The Special Supplemental Nutrition Program for Women, Infants, and Children (WIC) is now expected to allow participants to redeem their food benefits online, i.e., via online ordering, rather than only in-store. However, it is unclear how this new benefit redemption model may impact participants’ welfare since vendors may have an asymmetric information advantage compared with WIC customers. The WIC online ordering environment may also change the landscape for WIC vendors, which will eventually affect WIC participants. To protect WIC consumers’ rights in the new online ordering model, policymakers need an appropriate legal and regulatory framework. This narrative review provides that framework by reviewing the literature, legal treatises, and reports on enforceable laws and regulations in the U.S. relevant to digital marketing. The results identify key issues that may arise with adopting WIC online ordering. This paper suggests “privacy, transparency, and fairness” as guiding principles to protect the welfare of WIC participants in WIC online ordering.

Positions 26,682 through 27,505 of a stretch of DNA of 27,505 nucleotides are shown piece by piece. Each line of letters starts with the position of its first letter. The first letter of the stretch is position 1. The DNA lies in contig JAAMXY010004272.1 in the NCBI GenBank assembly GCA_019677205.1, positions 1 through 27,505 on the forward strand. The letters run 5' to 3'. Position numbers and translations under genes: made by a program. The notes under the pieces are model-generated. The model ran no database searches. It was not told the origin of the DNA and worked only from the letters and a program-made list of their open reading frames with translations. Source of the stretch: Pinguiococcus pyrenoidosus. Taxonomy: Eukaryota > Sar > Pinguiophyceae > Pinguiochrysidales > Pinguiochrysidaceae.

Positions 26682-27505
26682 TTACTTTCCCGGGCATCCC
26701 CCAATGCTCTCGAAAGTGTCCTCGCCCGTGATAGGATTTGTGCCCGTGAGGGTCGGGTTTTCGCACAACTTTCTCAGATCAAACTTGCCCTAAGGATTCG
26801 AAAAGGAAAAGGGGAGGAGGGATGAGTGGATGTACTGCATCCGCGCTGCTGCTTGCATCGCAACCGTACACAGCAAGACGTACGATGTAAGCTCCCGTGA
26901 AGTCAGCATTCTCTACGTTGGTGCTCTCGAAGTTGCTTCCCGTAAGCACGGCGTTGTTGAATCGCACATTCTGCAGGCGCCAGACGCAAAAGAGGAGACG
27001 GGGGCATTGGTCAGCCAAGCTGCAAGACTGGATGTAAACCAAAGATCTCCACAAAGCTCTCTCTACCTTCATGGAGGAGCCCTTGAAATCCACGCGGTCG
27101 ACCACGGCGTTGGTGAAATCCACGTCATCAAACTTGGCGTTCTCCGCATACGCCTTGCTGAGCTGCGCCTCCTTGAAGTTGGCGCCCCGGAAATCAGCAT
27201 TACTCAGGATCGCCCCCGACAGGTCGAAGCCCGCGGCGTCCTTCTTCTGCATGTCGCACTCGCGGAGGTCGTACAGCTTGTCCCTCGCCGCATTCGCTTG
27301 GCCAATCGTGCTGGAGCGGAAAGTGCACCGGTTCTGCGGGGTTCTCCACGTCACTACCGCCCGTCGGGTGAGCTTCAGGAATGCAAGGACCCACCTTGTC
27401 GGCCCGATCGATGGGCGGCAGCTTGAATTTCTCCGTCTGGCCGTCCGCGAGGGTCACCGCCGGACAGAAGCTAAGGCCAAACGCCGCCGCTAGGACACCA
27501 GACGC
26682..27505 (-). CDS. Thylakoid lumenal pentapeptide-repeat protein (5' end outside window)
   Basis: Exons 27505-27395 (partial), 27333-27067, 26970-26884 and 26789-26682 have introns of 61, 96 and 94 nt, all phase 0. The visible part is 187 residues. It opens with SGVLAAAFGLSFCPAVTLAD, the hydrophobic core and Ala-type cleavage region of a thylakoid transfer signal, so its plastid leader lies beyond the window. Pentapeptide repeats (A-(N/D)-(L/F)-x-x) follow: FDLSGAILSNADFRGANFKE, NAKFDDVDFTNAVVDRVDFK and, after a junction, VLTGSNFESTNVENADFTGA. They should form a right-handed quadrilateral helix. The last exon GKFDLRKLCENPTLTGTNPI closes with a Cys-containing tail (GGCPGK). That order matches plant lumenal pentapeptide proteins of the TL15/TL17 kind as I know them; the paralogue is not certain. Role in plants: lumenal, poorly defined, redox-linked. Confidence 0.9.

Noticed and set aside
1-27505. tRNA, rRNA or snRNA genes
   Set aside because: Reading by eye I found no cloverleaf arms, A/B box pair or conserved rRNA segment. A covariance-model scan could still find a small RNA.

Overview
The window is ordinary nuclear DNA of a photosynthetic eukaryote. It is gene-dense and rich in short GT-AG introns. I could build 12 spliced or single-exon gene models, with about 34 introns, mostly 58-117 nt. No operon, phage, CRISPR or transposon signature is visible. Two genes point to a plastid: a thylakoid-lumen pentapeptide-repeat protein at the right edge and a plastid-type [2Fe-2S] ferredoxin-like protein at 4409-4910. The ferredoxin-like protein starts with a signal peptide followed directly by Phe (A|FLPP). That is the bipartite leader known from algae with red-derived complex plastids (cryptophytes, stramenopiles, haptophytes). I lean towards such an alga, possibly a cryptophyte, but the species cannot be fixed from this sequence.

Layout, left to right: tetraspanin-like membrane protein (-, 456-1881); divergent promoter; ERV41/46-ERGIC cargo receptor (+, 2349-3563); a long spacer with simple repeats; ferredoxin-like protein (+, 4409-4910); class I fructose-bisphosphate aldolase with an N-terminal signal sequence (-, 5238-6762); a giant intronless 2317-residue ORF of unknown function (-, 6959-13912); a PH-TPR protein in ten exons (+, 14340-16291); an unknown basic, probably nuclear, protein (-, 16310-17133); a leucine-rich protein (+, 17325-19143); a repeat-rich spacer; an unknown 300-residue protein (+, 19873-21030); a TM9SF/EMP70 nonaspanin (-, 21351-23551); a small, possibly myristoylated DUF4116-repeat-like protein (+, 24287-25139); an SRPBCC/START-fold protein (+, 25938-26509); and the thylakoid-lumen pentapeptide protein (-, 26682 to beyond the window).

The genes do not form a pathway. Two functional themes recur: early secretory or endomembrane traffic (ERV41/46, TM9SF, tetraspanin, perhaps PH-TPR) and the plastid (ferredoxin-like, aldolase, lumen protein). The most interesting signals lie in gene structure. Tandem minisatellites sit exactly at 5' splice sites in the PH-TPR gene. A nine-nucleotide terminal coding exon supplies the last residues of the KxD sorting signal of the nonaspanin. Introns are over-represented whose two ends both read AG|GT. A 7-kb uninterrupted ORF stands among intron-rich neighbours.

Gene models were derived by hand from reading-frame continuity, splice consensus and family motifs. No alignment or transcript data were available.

© 2023 by the authors.
This article is an open access article distributed under the terms and conditions of the Creative Commons Attribution 4.0 International (CC BY 4.0) license.
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Original Publication Citation
Zhang, Q., Patel, P., & Lowery, C. M. (2023). Protecting low-income consumers in the era of digital grocery shopping: Implications for WIC online ordering. Nutrients, 15(2), 1-16, Article 390. https://doi.org/10.3390/nu15020390
Zhang, Qi; Patel, Priyanka; and Lowery, Caitlin M., "Protecting Low-Income Consumers in the Era of Digital Grocery Shopping: Implications for WIC Online Ordering" (2023). Community & Environmental Health Faculty Publications. 158.